ABT's 'Manon' lively, wicked, well-done

March 02, 1995|By J. L. Conklin | J. L. Conklin,Special to The Sun

"Manon," Kenneth MacMillan's star-studded ballet that opened American Ballet Theatre's engagement at the Kennedy Center on Tuesday night, is a morality tale in a soap opera.

The story revolves around Manon, danced with wonderful abandon by Amanda McKerrow, a convent-bound teen-ager who makes bad decisions. She chooses physical love over the spiritual, then money over love, and consequently destroys her friends, her true love and herself.

The music of Jules Massenet moves "Manon" along through its three acts. Snippets from various operas and compositions are woven together, and music connoisseurs may recognize the parts from "Thais" or from "La Vierge." Set in France in the late 1700s, the ballet has wonderful, muted sets and costumes by Nicholas Georgiadis.

The first act's courtyard was filled with weathered awnings and frayed swatches of sepia, old rose and ocher fabrics that looked like rags hung out on a line to dry. In the second act's party scene, the walls are a soft scarlet, accented by decorative painted screens and the illusion of antique mirrors. Mr. Georgiadis wisely opts for the understated rather than the garish, and "Manon" has the patina of well-worn satin.

American Ballet, now under the artistic direction of Kevin McKenzie, boasts a coterie of thoroughbred dancers. Ms. McKerrow interprets the willful Manon with pure hedonistic delight. She revels in the attention of the men in the courtyard and teases an old man to distraction -- it's no wonder this girl was heading for the convent. When she meets Des Grieux (Guillaume Graffin), it's love at first sight, and she swoons through their pas de deux as if each gesture and movement is filled with the joy of discovery. Later, her flying leap into the four-poster bed is pure adolescence.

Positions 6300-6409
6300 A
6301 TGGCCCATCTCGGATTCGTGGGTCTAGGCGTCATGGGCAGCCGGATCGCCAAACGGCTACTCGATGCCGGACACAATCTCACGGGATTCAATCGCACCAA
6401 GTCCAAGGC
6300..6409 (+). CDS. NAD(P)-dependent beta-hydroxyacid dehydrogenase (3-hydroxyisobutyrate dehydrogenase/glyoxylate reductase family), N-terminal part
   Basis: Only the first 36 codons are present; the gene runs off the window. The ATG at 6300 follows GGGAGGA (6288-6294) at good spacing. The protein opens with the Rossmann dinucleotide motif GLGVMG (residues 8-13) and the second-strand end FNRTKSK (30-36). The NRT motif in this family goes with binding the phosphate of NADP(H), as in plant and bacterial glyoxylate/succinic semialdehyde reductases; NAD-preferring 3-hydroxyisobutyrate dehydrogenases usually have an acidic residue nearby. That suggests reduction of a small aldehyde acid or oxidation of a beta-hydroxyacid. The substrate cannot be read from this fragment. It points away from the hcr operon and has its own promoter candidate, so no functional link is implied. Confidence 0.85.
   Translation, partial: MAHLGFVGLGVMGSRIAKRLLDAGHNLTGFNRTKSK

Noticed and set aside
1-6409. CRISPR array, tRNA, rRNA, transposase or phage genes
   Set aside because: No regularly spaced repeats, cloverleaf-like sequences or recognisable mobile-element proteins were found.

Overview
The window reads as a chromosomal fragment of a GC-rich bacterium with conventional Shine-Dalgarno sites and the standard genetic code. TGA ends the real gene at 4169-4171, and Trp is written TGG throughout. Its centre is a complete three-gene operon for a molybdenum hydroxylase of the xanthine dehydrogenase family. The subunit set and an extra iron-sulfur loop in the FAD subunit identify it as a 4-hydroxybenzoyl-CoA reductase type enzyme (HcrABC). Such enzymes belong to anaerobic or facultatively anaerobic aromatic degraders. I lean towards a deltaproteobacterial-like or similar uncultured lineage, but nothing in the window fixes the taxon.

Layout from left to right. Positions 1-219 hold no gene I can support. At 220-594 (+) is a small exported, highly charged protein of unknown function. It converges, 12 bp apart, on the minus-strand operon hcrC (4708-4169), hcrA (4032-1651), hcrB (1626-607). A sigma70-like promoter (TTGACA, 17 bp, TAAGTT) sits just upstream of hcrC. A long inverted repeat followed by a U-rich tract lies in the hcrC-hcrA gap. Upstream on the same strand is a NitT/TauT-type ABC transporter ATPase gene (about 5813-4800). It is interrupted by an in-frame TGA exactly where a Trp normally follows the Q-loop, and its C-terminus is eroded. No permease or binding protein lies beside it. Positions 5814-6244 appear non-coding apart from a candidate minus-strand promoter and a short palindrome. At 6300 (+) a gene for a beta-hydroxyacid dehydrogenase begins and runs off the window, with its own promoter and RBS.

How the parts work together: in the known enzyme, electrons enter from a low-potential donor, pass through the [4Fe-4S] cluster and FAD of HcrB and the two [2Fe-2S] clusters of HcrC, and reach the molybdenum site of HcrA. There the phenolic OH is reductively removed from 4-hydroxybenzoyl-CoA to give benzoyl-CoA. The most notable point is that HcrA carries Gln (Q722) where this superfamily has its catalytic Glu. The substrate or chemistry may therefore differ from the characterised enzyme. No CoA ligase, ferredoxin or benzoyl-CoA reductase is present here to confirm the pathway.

As Manon entangles herself in a relationship with the wealthy Monsieur G. M., her demeanor becomes chillingly crystallized. Her dancing in Act Two, Scene One recalls the movements in the prior scene, but her gestures are calculated. Ms. McKerrow's dancing is exciting and soulful, and her Manon is both waif and wanton.

One of the highlights of the ballet is Keith Roberts as Lescaut, Manon's friend who persuades her to sell herself to wealthy Monsieur G. M. Mr. Roberts' drunken solo and duet with Christina Fagundes is intoxicating in its humor. Staggering prances and off-balance barrel leaps are performed with perfect comedic timing as Ms. Fagundes tries her best to keep him dancing, and he collapses nonetheless.

While "Manon" is overly long, -- Act Two is unbearably prolonged -- the caliber of dancing makes up for the deficiencies. This company of stars will present Twyla Tharp's new ballet tomorrow.

DANCE REVIEW

What: American Ballet Theatre

Where: Eisenhower Theatre, Kennedy Center, Washington

When: 8 p.m. Thursday, Friday, Saturday and 2 p.m. Saturday and Sunday

Tickets: $27.50 to $54

Call: (202) 467-4600

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